Holy Land – Western Wall

It was a wet, rainy day as we made our way to the Western Wall.  Don’t let anyone ever tell you that the Holy Land is only hot and dry!  Because of the weather, the crowds were light at this site that is very holy to the Jewish people.  The Western Wall is the only remaining portion of the walls that surrounded the Temple in Jerusalem.  Though the wall has been added to over the centuries, the base layers are the actual stones that Jesus would have seen and touched in his visits to the Temple.

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Pilgrims place written prayers in the spaces between the wall stones.

I have struggled somewhat with the shrine sites in the Holy Land, because many sites have been built up with great ornamentation and do not look anything like they did in the times of Jesus.  Our tour guide, Mike, made a good point concerning this: had the shrine churches not been built over these sites in the centuries following the resurrection of Jesus, then these sites might have been lost to history.  We would be kept guessing as to where they were located within the Holy Land.  And so, the shrine churches have preserved our holy history.

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An Orthodox Jewish man prays in the inner corridors of the wall.  The blur in the shawl area represents the continuous bowing and lifting of the head performed while praying.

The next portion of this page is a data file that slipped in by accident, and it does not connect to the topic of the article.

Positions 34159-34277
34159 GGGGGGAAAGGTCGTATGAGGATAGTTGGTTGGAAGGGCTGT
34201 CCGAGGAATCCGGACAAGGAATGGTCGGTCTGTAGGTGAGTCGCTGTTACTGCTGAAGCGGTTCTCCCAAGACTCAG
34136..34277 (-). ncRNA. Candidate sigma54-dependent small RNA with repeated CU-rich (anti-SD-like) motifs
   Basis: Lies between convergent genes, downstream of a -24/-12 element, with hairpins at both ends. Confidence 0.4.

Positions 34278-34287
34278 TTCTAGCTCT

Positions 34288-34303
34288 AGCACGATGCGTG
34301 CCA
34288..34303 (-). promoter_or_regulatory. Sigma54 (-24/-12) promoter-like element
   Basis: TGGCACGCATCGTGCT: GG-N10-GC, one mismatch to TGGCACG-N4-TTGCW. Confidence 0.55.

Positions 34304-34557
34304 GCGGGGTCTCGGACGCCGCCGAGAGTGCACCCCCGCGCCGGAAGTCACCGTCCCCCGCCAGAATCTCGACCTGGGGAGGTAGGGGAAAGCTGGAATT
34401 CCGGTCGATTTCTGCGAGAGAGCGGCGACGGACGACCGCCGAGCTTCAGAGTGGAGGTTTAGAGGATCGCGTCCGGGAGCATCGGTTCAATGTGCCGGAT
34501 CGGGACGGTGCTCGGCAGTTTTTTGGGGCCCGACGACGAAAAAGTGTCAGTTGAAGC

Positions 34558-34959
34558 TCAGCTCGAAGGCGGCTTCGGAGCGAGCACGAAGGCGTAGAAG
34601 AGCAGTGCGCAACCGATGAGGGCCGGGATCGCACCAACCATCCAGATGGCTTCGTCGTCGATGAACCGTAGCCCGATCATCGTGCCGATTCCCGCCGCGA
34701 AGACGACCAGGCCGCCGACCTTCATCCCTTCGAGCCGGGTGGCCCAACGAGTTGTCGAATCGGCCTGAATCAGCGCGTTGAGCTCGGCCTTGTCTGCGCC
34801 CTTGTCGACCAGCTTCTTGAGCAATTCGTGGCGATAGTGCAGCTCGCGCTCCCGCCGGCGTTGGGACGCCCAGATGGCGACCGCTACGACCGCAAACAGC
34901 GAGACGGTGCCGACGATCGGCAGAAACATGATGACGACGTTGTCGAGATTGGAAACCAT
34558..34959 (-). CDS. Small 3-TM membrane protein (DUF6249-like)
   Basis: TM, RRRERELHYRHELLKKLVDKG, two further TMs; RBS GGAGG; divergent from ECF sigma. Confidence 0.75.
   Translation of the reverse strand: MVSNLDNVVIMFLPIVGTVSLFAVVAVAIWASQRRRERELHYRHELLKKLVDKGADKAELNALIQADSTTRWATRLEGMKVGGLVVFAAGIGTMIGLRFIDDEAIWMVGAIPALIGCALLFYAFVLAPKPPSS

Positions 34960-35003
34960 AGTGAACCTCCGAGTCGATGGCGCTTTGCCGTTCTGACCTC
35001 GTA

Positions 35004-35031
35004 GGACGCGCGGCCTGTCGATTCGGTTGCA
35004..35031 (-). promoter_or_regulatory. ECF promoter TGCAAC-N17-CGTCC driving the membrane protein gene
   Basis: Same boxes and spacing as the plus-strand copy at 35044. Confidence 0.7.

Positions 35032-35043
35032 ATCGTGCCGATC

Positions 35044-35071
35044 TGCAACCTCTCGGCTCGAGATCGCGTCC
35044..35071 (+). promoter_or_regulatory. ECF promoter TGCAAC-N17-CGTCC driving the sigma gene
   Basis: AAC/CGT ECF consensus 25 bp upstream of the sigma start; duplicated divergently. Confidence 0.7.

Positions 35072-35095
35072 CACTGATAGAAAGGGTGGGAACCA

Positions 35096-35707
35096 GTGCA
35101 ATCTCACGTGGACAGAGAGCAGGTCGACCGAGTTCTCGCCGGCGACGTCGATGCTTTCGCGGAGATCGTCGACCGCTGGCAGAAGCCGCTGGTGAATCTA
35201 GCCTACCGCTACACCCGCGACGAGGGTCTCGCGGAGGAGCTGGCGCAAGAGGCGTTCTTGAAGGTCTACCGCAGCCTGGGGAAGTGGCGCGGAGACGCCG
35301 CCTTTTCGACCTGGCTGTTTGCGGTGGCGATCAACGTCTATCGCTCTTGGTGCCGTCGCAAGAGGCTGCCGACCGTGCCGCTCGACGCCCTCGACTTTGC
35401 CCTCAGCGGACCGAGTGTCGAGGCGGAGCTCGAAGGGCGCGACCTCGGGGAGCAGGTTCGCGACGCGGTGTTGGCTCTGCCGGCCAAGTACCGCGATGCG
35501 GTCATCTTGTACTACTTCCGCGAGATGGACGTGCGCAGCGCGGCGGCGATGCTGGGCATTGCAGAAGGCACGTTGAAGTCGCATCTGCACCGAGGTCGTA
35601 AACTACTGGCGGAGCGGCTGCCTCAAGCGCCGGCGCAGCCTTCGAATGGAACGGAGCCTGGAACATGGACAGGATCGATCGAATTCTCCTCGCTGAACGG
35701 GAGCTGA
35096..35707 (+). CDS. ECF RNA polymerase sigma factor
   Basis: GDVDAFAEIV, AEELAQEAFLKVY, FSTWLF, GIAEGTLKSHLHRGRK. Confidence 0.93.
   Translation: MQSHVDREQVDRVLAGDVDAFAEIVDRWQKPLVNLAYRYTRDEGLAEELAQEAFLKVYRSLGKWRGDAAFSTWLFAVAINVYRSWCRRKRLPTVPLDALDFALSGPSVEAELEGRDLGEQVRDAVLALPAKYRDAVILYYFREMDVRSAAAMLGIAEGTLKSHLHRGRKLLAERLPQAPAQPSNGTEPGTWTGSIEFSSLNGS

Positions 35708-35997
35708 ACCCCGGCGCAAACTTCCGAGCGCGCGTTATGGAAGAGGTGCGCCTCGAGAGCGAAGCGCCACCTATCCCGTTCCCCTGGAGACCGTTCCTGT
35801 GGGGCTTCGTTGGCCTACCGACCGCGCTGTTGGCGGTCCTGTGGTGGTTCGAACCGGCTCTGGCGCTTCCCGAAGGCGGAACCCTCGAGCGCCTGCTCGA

And yet, something is lost when we replace the humble sites of the Bible with flashy coats of gold and silver.  I think particularly of the scene in Indiana Jones and the Last Crusade (certainly not a biblical source!), when Jones is trying to select the correct chalice that belonged to Jesus.  Others select the most ornate chalices and perish, but Jones selects a humble wooden chalice that would have more aptly fit a first century carpenter.  In this same way, the sites that have spoken to me the most profoundly are the sites that reflect the humble beauty of Scripture.

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A Jewish man kisses the wall as he prays outside.

The Western Wall is one of these sites.  It is a simple place of prayer that remains unadorned in its sand-colored limestone beauty.  It is a reminder that the presence of the Lord remains in the Holy Land, even if the Temple has never been restored.  Wars and hatred and conquering armies cannot prevent the presence of God from standing firm in this place, nor in any other place on earth.  No matter how much turmoil you face, the presence of God remains.  And you can firmly plant your life upon the One who dwelt in the Temple and appeared so mightily to the people of the Scriptures.

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A weed or a lesson?  Life springs forth from the wall.

We have a free day today (Wednesday), and my plan is to venture back out to the Western Wall and spend some time in prayer: to touch the stones Jesus touched and worship in the place Jesus worshiped.  There, as in all places, the love of God is ready to surround pilgrims.  Nothing can topple that promise.

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I touch the wall as this holy place has touched my soul.

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